But beware. Some goods in the store have no bar codes attached. You can look at a pile of coriander/cilantro or some avocados, for example. Some bunches or packs have prices and barcodes; some don’t. Pick up the wrong one and you will be told off at the checkout. It infuriates me when they blame me for their screw-ups. And of, course they never suggest that any of the staff standing around doing nothing might go back to the weigh station to correct the problem for you. They expect you to go to sort out their mess by yourself. Customer service.

On one occasion, I attempted to buy a coconut which did have a barcode, but for some reason the checkout till couldn’t read it. The person on the checkout was so rude I just walked out leaving a full trolley of stuff for them to re-shelve, half of which she had already scanned. I hope it screwed up their computer. Then I went to 大润发 (RT Mart) where I should have gone in the first place.

But what annoys me most about Bubugao is the random pricing. Well, let’s be fair. Downright price gouging. Several of my Chinese friends and associates have said to me that the place is way too expensive.

Since they opened, they have stocked this cheap, plastic Emmentaler cheese which they sold for the inflated price of  ¥39.80. Other supermarkets have stocked this in the past for around ¥30. This week they have bumped the price up to ¥47.70 for 200g. (It’s the same old stock from last week.) They have to be kidding! I can buy the same cheese online for around ¥20 for 200g. This is just a total rip-off. Perhaps they think we can’ t get cheese anywhere else, so they can charge the sky. They are very, very wrong. I can buy better cheese for half the price elsewhere in Liuzhou.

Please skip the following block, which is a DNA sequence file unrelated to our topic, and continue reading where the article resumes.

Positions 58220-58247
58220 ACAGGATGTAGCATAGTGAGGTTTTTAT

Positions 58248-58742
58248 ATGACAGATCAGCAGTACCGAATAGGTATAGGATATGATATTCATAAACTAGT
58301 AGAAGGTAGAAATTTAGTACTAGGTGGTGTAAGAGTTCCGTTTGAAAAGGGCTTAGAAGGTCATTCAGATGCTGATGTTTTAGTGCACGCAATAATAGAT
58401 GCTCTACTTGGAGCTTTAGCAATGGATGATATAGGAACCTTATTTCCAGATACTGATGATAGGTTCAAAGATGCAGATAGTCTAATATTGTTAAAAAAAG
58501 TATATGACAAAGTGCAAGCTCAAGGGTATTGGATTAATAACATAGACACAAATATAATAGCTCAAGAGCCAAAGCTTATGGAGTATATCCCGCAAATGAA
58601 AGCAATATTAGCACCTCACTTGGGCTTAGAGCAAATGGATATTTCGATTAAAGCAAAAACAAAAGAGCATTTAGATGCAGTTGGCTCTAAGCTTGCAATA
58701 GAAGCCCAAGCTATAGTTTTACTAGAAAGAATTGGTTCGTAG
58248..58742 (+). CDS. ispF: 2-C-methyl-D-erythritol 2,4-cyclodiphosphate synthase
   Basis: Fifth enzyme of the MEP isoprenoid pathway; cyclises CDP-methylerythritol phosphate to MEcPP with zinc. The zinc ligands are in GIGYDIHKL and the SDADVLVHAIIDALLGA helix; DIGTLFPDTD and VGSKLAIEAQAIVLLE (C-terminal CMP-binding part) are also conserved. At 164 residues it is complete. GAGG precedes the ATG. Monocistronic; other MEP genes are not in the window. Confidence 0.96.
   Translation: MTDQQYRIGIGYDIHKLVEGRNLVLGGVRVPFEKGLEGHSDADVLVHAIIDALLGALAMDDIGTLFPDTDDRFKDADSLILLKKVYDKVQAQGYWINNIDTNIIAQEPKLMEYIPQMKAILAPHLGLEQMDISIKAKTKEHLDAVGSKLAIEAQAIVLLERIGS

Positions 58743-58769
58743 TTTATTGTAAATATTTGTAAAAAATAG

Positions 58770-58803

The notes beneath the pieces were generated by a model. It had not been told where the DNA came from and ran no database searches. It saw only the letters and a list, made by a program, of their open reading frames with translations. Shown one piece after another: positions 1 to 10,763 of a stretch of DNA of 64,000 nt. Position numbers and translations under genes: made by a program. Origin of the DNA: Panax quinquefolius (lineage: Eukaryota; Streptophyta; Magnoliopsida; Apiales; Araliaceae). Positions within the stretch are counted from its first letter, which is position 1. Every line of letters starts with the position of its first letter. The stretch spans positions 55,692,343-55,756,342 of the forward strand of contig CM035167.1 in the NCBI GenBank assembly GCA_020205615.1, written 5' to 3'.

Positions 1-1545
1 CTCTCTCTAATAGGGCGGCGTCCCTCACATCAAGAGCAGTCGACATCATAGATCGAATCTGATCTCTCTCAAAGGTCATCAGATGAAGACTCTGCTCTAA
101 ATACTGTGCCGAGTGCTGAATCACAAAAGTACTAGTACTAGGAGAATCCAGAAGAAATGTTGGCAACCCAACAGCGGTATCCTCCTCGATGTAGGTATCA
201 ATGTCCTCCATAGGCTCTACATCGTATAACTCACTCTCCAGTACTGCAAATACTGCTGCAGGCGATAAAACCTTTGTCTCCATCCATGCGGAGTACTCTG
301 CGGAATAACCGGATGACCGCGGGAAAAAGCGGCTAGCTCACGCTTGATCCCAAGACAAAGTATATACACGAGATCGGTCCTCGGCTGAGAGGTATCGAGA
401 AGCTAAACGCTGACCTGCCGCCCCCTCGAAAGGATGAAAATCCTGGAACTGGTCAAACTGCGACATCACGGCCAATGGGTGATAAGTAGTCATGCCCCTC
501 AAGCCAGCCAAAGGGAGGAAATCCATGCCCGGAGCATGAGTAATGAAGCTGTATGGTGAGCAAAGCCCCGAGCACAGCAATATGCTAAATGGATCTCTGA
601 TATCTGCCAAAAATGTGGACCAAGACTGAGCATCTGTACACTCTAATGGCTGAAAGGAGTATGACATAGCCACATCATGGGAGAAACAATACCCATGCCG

What amazes me is that they continue to sell stuff at inflated prices when the shop next door has it at sensible prices.

I’m rather partial to these crackers.


Bubugao sell at ¥18 a packet. ILOVEME, right by BBG’s entrance has them for ¥10. Identical crackers.

They have butter at between ¥26.80 to ¥36.50. per 200g. I buy Anchor butter for ¥18 / 227g. Also, they had Anchor whipping cream on sale at a shocking ¥32.50 – again I buy a Nestlé equivalent for a mere ¥15. They are charging ¥42 for a 500ml can of Bodington’s Pub Beer, for example. I LOVE ME, a few steps from the checkouts has the same beer at ¥26.80.

I reckon the whole Bubugao concept is struggling. Most of the shopping mall restaurants are doing OK, but I seldom see anyone in the actual shops other than obviously bored sales staff wondering how long their job is going to last. I think they had ideas way above their station. This is Liuzhou – not Shanghai or Hong Kong.

But I’ll be damned if I am going to pay those ridiculous prices in their defective supermarket just to subsidise their lack of foresight.

大润发 (RT Mart) isn’t so convenient for me (geographically) but it is better than these jokers’ place.